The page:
Liverpool, home to two of England’s biggest football and world renowned music legends, the Beatles is at the risk of losing its World Heritage Status. One of Britain’s 30 world heritage sites, the city was granted a world heritage status in 2004 in celebration if its waterfront and the Three Graces, three impressive Edwardian buildings, The Royal River Building, The Cunard Building and The Port of Liverpool Building all standing together on the Mersey close to Prince’s Dock where the 11 storey, Malmaison hotel is located. This treasured status could be revoke in 2018 due to the proposed redevelopment of its historical waterfront, a £5.5 billion project overseen by Peel Land and Property Group. This project will involve adding residential towers, blocks of offices and a new cruise terminal which will cover 60 hectares of the northern docklands.
There are currently over 1000 heritage sites all over the world and according to UNESCO, 54 are in the List of World Heritage in Danger for various reasons ranging from urban encroachment and poaching to civil disturbances and wars. Two sites are in Afghanistan, three in Iraq, five in Libya, six in Syria and Liverpool.
“The development will expand the city center significantly and alter the skyline and profile of the site.” Says UNESCO. “If the project is implemented, Liverpool may entirely lose the outstanding universal value for which it was given world heritage status”.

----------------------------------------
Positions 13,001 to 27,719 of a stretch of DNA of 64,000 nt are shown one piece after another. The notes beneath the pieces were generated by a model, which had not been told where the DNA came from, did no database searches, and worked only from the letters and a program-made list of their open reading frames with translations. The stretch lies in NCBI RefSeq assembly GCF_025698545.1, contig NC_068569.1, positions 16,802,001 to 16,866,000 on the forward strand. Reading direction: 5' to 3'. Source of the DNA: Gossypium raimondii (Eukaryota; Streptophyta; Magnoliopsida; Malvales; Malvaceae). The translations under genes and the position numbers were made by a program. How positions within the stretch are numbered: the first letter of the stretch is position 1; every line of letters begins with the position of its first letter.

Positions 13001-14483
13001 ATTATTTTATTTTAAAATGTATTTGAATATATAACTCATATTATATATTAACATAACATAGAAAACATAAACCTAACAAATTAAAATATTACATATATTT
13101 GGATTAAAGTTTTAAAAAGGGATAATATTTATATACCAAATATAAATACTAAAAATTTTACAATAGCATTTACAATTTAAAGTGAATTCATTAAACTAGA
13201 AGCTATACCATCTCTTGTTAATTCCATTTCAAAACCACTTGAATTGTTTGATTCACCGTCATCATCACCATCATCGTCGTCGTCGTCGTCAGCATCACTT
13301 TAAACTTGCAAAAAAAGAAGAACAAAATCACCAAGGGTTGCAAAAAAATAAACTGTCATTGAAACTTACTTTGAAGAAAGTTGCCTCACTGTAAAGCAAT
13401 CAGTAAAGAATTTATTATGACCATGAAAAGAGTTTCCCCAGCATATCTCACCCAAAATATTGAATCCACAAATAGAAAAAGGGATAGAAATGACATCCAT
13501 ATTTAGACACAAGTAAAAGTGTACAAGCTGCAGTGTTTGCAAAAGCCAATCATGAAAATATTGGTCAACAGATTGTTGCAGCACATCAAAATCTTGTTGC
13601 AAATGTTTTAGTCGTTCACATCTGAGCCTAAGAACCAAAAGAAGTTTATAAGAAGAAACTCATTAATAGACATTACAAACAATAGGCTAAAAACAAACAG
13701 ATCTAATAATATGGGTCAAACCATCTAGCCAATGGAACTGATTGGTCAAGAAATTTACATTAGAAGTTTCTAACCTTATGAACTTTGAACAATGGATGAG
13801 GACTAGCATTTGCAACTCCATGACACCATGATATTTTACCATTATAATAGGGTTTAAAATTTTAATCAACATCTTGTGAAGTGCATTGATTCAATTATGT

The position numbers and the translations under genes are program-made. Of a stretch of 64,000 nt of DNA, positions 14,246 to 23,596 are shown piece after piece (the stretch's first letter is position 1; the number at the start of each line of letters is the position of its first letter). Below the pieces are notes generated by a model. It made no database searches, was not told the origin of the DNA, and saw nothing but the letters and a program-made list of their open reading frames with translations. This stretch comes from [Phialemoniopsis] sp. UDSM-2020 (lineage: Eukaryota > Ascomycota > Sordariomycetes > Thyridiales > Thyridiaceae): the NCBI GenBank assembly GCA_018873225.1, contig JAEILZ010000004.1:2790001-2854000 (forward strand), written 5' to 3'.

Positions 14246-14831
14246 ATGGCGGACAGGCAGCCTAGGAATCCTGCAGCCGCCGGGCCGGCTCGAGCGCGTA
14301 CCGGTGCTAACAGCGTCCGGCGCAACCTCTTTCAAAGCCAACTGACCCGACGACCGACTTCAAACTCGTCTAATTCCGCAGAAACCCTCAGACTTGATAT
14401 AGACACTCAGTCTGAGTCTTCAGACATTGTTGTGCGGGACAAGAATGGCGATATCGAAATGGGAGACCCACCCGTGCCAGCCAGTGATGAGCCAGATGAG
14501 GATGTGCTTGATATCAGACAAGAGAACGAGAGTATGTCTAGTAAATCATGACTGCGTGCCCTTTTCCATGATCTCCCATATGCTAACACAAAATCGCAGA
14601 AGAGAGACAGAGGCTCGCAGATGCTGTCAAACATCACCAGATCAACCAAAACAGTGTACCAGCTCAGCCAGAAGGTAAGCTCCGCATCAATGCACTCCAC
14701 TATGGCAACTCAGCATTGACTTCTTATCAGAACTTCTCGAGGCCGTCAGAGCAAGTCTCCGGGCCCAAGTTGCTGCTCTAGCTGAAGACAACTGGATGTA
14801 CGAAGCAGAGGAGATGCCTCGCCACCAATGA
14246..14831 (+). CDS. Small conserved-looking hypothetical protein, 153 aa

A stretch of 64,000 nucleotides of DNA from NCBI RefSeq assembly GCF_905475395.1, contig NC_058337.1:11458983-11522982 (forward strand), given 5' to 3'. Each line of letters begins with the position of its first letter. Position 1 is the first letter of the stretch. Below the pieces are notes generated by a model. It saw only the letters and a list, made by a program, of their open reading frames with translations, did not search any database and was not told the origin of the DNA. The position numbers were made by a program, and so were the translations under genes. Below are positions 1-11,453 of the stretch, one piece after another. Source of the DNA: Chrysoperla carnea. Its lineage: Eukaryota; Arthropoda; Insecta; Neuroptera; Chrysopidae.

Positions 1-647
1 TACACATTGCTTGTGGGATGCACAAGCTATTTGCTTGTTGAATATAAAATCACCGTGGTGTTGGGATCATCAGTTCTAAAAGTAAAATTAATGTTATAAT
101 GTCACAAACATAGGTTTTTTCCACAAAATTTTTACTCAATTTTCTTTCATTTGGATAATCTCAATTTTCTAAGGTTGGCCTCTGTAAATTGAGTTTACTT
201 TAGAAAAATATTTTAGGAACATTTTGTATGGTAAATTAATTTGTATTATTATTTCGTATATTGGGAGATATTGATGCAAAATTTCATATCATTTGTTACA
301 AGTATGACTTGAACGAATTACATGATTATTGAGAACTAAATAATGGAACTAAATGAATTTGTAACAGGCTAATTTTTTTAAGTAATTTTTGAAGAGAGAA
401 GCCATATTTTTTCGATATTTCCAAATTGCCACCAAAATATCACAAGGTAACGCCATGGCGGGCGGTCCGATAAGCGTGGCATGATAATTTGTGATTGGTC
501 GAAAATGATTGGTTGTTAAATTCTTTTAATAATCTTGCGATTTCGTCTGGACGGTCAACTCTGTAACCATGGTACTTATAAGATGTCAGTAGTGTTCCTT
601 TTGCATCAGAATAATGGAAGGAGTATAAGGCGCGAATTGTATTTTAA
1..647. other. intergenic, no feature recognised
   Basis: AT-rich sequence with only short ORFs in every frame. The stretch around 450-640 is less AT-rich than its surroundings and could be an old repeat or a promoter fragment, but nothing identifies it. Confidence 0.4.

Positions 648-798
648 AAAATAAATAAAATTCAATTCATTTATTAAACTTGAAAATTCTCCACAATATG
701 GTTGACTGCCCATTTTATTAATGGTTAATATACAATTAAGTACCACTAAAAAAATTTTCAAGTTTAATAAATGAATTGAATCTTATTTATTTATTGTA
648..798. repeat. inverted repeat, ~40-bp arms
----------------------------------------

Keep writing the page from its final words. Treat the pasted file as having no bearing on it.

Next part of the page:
But how can Liverpool protect its World Heritage Status and avoid becoming like the German city of Dresden that lost heritage status after the construction of a controversial £156m bridge across the river Elbe?
Changes to the original master plan have been made with a 55 storey tower at Princess Dock reduced to a shorter row of blocks.
The design and height of the proposed structures can be modified in such a way as not to affect the surroundings, the regeneration plans should not affect Liverpool’s history or architecture.
Council officials, department of digital, culture media & sports must work closely with UNESCO to arrive at a solution that allows for development in that area while allowing the city to keep its treasured status.
Finding a way to “reduce the geography” of the World Heritage site could also be on the table, Mr. Kitts, chairman of Liverpool’s World Heritage Site steering group said.
“I think it’s partly down to dialogue. We’ve invited Unesco to come to the city three times in the last 12 months, but have never heard back,” he said. “It’s about having a dialogue to make sure everyone understands what’s being discussed in terms of the need to grow the city’s economy and in terms of celebrating the city’s heritage.”
At the 41st session of the World Heritage Committee in Krakow earlier this year, the commission expressed its “deep concern” that a number of projects have been approved which could have “potentially highly adverse and irreversible impacts” on the Outstanding Universal Value (OUV) of Liverpool’s WHS but Officials at Liverpool City Council, are confident they can find a solution that all parties will be satisfied with.